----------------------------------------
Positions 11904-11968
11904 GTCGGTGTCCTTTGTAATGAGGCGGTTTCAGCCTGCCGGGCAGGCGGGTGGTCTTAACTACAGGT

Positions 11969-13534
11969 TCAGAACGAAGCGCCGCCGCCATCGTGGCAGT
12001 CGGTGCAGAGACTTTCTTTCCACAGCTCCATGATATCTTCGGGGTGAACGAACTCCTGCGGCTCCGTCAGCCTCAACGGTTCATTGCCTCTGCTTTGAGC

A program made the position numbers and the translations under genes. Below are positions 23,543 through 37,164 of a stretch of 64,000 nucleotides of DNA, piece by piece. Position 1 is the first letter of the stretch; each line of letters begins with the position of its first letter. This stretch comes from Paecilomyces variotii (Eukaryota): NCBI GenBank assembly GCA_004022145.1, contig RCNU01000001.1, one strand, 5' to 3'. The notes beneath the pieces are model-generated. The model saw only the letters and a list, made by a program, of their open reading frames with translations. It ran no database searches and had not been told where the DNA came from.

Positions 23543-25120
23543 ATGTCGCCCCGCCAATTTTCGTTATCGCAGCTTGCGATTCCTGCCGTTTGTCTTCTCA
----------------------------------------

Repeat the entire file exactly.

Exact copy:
Positions 11904-11968
11904 GTCGGTGTCCTTTGTAATGAGGCGGTTTCAGCCTGCCGGGCAGGCGGGTGGTCTTAACTACAGGT

Positions 11969-13534
11969 TCAGAACGAAGCGCCGCCGCCATCGTGGCAGT
12001 CGGTGCAGAGACTTTCTTTCCACAGCTCCATGATATCTTCGGGGTGAACGAACTCCTGCGGCTCCGTCAGCCTCAACGGTTCATTGCCTCTGCTTTGAGC

A program made the position numbers and the translations under genes. Below are positions 23,543 through 37,164 of a stretch of 64,000 nucleotides of DNA, piece by piece. Position 1 is the first letter of the stretch; each line of letters begins with the position of its first letter. This stretch comes from Paecilomyces variotii (Eukaryota): NCBI GenBank assembly GCA_004022145.1, contig RCNU01000001.1, one strand, 5' to 3'. The notes beneath the pieces are model-generated. The model saw only the letters and a list, made by a program, of their open reading frames with translations. It ran no database searches and had not been told where the DNA came from.

Positions 23543-25120
23543 ATGTCGCCCCGCCAATTTTCGTTATCGCAGCTTGCGATTCCTGCCGTTTGTCTTCTCA